The updated Calendar app lets you search for addresses in appointments, set alerts based on the time it will take you to get to an event, and it integrates with the new Maps app to show you the way. The app's design takes cues from iOS 7, but maintains colour coding, multiple calendar support, and subscriptions.
Apple's browser gets overlooked sometimes, with Chrome, Firefox, and Internet Explorer making news more frequently. But Safari is a browser to be reckoned with, boasting plenty of its own innovations. The version that comes with Mavericks brings HTML5 compliance up to speed with the leaders, with a score of 385 on HTML5Test.com. It also features an updated Top Sites page, to keep the design more in line with iOS 7. Speed-wise, in preliminary benchmarking I saw an improvement from 10,757 to 15,567 – a pretty significant boost on my 2.3GHz Core i7 MacBook Pro.
The number of new web and app sign-ins you need to cope with is always increasing these days. We’ve been telling readers to use strong password management tools like LastPass for years, and the recent spate of high-profile breaches makes this even more essential. With iCloud Keychain, OS X Mavericks gives you a way to secure your passwords that works across all Macs and iOS devices. It also saves credit card numbers and Wi-Fi logins – just don't expect it to keep out the NSA.
For generations of Mac users, the desktop could easily become cluttered with multiple Finder windows, but Mavericks finally addresses this issue. Each tab can have a different view – list, icon, column – and you can drag and drop files between tabs. A new full-screen view for Finder makes all these tabs even more useful and easier to manage.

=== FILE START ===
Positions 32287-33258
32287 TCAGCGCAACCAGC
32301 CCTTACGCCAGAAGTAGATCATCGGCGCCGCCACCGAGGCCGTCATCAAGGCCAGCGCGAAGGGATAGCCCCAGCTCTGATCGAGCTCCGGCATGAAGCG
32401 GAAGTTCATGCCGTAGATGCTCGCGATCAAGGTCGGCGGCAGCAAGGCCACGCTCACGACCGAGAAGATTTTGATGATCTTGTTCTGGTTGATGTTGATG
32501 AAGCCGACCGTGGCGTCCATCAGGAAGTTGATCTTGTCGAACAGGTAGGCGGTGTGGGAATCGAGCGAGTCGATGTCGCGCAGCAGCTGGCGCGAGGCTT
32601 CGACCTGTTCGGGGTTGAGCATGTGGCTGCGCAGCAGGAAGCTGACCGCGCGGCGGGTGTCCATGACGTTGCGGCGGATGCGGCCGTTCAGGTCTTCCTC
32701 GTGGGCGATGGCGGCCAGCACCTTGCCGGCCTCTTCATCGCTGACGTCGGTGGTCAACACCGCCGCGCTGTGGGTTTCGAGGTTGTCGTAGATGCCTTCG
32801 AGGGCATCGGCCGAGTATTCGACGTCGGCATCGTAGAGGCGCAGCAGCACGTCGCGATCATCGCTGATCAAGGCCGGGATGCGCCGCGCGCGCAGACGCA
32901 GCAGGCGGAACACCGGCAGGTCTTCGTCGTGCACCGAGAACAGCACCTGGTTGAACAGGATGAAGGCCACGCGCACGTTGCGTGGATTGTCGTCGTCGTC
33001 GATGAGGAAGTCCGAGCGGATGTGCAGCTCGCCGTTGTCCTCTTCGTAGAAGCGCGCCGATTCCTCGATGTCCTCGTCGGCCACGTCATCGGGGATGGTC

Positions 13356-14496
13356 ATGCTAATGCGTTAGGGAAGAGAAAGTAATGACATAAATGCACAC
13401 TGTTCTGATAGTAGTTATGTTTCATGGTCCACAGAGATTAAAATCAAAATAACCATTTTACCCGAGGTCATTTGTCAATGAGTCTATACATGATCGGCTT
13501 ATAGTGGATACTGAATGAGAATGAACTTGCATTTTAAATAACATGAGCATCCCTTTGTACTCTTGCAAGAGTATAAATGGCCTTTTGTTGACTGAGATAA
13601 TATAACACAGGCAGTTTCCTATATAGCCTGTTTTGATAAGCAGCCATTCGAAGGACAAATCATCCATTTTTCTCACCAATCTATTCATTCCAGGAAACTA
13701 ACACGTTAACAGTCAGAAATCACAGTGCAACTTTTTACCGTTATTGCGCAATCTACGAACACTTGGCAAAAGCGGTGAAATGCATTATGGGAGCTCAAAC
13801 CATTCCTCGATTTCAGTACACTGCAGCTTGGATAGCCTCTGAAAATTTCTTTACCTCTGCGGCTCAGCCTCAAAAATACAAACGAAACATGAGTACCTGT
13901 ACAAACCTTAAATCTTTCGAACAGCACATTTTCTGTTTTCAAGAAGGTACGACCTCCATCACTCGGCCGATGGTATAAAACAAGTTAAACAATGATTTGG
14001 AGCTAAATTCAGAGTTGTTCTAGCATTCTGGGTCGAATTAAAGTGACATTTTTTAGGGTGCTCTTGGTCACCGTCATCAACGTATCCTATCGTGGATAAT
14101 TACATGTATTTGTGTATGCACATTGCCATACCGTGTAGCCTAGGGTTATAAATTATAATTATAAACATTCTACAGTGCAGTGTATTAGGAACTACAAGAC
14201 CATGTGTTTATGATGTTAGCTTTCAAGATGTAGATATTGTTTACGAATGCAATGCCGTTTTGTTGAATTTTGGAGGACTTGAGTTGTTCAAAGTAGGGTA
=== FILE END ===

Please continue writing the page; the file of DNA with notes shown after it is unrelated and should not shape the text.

Mountain Lion introduced the new OS X notification centre at the right side of the desktop, but Mavericks enhances it by letting you reply to messages and emails right in the notification. It also adds notification types, including those from websites, system messages, and software updates. In another homage to iOS, notifications can now appear on the computer's lock screen.
Speaking of managing files, tags, which have been used as an organising and finding tool by photo software for years, now come to all files with Mavericks. The Tags feature lets you not only create a text description for any file, but also lets you apply a colour code to it. Your colours and text tags show up at the bottom of every Finder window for easy filtering.
OS X was graced with the iOS-like dictation capability in Mountain Lion, but Mavericks improves on the feature in some pretty cool ways. With Enhanced Dictation (which requires a one-time 785MB download), you no longer need an Internet connection for the feature to work. Secondly, you can dictate in an unlimited stream of speech. And finally, you'll now see your spoken words appear in a stream of text on-screen.
For more on OS X 10.9, see our full review of Mavericks, and our guide to downloading and installing the updated OS.